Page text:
Blockchain Technology

A blockchain, originally block chain, is a growing list of records, called blocks, which are linked using cryptography. Each block contains a cryptographic hash of the previous block, a timestamp, and transaction data (generally represented as a merkle tree root hash).

By design, a blockchain is resistant to modification of the data. It is “an open, distributed ledger that can record transactions between two parties efficiently and in a verifiable and permanent way”. For use as a distributed ledger, a blockchain is typically managed by a peer-to-peer network collectively adhering to a protocol for inter-node communication and validating new blocks. Once recorded, the data in any given block cannot be altered retroactively without alteration of all subsequent blocks, which requires consensus of the network majority. Although blockchain records are not unalterable, blockchains may be considered secure by design and exemplify a distributed computing system with high Byzantine fault tolerance. Decentralized consensus has therefore been claimed with a blockchain.

Blockchain was invented by Satoshi Nakamoto in 2008 to serve as the public transaction ledger of the cryptocurrency bitcoin. The invention of the blockchain for bitcoin made it the first digital currency to solve the double-spending problem without the need of a trusted authority or central server. The bitcoin design has inspired other applications, and blockchains which are readable by the public are widely used by cryptocurrencies. Private blockchains have been proposed for business use.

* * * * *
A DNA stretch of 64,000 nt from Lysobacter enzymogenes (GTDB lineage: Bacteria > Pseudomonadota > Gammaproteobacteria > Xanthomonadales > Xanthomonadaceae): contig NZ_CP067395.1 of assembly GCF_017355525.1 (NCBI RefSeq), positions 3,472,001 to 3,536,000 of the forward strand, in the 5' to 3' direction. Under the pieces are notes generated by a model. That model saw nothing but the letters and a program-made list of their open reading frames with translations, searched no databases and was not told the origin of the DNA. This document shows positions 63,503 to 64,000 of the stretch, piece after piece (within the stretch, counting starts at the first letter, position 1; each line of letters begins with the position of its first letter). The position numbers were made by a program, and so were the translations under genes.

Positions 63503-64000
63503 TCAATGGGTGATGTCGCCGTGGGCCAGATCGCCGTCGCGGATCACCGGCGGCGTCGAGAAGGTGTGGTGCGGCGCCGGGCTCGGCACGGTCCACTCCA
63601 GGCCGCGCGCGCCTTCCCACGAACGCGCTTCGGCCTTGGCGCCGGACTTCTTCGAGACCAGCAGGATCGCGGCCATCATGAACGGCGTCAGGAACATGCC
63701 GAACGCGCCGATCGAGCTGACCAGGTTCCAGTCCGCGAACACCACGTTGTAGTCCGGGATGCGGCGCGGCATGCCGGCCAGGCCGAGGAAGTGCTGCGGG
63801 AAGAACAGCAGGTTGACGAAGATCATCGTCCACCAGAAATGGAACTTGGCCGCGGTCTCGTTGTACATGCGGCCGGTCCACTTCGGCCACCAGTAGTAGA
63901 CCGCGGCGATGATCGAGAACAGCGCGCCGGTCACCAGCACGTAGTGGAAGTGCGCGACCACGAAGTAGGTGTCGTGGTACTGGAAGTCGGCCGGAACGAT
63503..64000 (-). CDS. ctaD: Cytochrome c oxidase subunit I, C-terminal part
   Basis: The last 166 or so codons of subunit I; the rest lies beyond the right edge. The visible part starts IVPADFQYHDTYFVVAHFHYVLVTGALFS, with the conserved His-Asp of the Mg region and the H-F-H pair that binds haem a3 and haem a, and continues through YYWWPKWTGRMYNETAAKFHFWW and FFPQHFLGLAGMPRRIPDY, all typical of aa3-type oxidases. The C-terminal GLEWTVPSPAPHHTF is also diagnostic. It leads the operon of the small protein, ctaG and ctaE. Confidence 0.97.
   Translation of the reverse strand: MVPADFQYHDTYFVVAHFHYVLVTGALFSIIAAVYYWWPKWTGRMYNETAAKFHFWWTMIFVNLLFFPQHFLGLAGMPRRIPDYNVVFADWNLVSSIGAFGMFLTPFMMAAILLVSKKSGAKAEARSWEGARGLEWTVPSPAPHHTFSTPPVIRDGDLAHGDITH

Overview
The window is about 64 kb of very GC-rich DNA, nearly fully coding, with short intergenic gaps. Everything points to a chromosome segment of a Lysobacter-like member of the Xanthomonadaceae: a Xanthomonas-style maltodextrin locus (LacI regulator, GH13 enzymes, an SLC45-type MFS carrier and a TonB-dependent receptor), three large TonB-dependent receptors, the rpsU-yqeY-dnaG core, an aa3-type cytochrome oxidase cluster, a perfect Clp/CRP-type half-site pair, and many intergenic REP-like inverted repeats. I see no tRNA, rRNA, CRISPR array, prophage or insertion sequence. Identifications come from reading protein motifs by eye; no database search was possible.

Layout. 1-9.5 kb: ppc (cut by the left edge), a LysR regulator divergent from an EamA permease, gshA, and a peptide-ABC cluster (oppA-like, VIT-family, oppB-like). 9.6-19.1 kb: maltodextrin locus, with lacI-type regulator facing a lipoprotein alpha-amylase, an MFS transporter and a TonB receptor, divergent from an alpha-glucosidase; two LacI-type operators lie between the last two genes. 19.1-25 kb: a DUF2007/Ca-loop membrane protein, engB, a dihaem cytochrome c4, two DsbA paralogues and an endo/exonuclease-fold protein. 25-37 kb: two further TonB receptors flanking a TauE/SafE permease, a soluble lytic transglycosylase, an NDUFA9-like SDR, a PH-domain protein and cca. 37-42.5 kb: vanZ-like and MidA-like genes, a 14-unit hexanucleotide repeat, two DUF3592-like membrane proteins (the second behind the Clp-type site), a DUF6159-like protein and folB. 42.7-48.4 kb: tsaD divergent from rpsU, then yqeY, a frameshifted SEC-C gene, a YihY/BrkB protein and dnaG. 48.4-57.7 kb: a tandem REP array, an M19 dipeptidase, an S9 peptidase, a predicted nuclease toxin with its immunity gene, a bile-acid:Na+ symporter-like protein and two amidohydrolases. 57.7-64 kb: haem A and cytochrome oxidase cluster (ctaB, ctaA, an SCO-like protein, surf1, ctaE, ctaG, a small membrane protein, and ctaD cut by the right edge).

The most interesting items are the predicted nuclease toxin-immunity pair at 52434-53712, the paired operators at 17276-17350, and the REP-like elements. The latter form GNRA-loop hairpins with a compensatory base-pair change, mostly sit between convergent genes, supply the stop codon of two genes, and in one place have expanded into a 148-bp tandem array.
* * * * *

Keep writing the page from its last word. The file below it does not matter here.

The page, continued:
A blockchain is a decentralized, distributed and public digital ledger that is used to record transactions across many computers so that the record cannot be altered retroactively without the alteration of all subsequent blocks and the consensus of the network. This allows the participants to verify and audit transactions inexpensively. A blockchain database is managed autonomously using a peer-to-peer network and a distributed timestamping server. They are authenticated by mass collaboration powered by collective self-interests. The result is a robust workflow where participants’ uncertainty regarding data security is marginal. The use of a blockchain removes the characteristic of infinite reproducibility from a digital asset. It confirms that each unit of value was transferred only once, solving the long-standing problem of double spending. Blockchains have been described as a value-exchange protocol. This blockchain-based exchange of value can be completed quicker, safer and cheaper than with traditional systems. A blockchain can assign title rights because, when properly set up to detail the exchange agreement, it provides a record that compels offer and acceptance.